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 OJIM  Vol.10 No.2 , June 2020
Inside the Bronchus
Abstract: Tumor necrosis factor inhibitors contribute to a greater susceptibility to infection or reactivation of Mycobacterium tuberculosis. Endobronchial tuberculosis has non-specific symptoms, which may delay the diagnosis. We report a case of a 21-year-old woman, with Crohn’s disease, medicated with adalimumab. The patient presented with a 2-week history of fever, dry cough, pleuritic chest pain and weight loss of 2 kg. Chest imaging showed bilateral nodular opacities, at the right pulmonary apex. Bronchoscopy revealed a tumorous lesion in the right upper bronchus. Bronchial biopsies were suggestive of chronic granulomatous inflammation. Bronchoalveolar lavage produced a positive for acid-fast bacilli smear and culture for Mycobacterium tuberculosis. We assumed the diagnosis of tuberculosis with endobronchial manifestations. Nowadays this is a rare manifestation. Empirical treatment for tuberculosis was initiated, with steroids as an adjunct therapy to prevent bronchostenosis, with clinical and radiological improvement.

1. Introduction

Tuberculosis is a serious public health problem worldwide, however, mirroring the notorious asymmetry between high-income, low-income and middle-income countries [1].

Endobronchial tuberculosis refers to tuberculous infection of the tracheobronchial tree [2] [3] [4]. The exact pathophysiological mechanism is not well understood, but it seems to occur by direct extension from the parenchyma involved, via infected sputum promoting the direct implantation of the infectious agent, and erosion of the lymph node to the tracheobronchial tree, via hematogenous and lymphatic pathways [5]. Endobronchial lesions are more frequent in the main and upper lobes [3].

It seems to affect more women between the second and third decades of life and older people, possibly related to senescence of the immune system and patients’ comorbidities leading to reactivation and reinfections of the elderly [2] [3].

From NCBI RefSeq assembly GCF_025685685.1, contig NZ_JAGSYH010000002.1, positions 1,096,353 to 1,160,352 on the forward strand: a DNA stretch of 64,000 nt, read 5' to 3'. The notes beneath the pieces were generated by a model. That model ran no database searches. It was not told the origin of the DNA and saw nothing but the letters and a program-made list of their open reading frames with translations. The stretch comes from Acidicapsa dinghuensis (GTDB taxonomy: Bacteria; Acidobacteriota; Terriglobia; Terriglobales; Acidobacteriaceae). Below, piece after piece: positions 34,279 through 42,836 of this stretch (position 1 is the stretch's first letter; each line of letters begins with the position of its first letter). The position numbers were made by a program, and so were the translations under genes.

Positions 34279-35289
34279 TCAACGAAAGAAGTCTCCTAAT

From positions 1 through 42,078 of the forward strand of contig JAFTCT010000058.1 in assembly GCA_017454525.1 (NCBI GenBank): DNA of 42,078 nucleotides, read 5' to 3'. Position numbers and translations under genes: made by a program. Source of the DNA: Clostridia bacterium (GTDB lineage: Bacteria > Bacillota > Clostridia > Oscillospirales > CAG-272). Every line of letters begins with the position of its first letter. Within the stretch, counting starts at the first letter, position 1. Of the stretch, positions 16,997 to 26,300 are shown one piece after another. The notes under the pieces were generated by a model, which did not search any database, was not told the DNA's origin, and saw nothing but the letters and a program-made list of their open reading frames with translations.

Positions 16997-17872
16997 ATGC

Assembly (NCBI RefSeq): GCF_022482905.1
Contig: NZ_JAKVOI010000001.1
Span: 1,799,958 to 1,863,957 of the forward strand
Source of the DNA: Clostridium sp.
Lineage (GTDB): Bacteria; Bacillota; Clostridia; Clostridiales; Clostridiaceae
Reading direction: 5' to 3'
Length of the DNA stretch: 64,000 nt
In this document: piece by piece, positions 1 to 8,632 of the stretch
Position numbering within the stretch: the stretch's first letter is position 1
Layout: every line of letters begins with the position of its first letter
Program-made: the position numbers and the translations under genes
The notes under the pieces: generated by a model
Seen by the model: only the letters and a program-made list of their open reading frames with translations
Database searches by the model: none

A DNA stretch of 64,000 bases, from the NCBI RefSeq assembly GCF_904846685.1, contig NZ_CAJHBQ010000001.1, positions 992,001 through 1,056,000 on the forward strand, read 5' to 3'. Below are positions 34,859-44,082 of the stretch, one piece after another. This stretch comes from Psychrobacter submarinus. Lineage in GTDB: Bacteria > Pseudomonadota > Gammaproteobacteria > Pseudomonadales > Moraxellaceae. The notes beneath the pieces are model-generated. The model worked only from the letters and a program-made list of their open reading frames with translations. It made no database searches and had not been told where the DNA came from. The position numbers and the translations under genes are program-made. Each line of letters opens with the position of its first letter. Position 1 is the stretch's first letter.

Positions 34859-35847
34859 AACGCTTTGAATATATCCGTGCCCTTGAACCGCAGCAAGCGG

The clinical presentation varies according to the location and extent of the disease [2]. There are no pathognomonic signs. Usually, the presence of non-specific insidious symptoms delays the diagnosis [3] [4].

The literature describes multiple forms of endoscopic presentation of endobronchial tuberculosis: caseous, edematous-hyperaemic, fibrostenotic, ulcerated, tumorous, nonspecific bronchitis, and granular. It represents different stages of infection [2]. Early diagnosis and prompt treatment are crucial to prevent spread and complications, such as bronchial and tracheal stenosis, atelectasis, hemoptysis, and bronchiectasis [2] [3] [4].

2. Case Report

We present a 21-year-old female patient, physiotherapy student, non-smoker, with Crohn’s disease (CD) since the age of 14 years-old, with extraintestinal manifestations, associated with arthritis (affecting the metacarpophalangeal joints, tibiotarses and knees) and medicated with azathioprine (75 mg once a day), adalimumab (40 mg every 2 weeks for 2 years, in the last year 40 mg every week), and etoricoxib (60 mg once a day). Before starting therapy, interferon gamma release assay and tuberculin skin tests were made and revealed to be negative.

The patient presented with a 2-week history of low-grade fever, dry cough, pleuritic chest pain and a documented weight loss of 2 kg in the same period.

On physical examination she was afebrile, blood pressure of 122/60 mmHg, a heart rate of 75 beats/minute, eupneic on room air with SpO2 97%. She had no abnormal findings. The blood test revealed an increased C-Reactive Protein (6.7 mg/dL), without leukocytosis or neutrophilia. HIV serologies were negative.

Chest imaging showed bilateral irregular peribronchovascular nodular opacities of 1 to 2 cm, confluent at the right pulmonary apex (Figure 1, Figure 2).

Figure 1. Chest x-ray revealing bilateral nodular opacities.

Figure 2. Chest computed tomography presenting bilateral irregular nodular opacities with a peribronchovascular distribuition, confluent at the right pulmonary apex.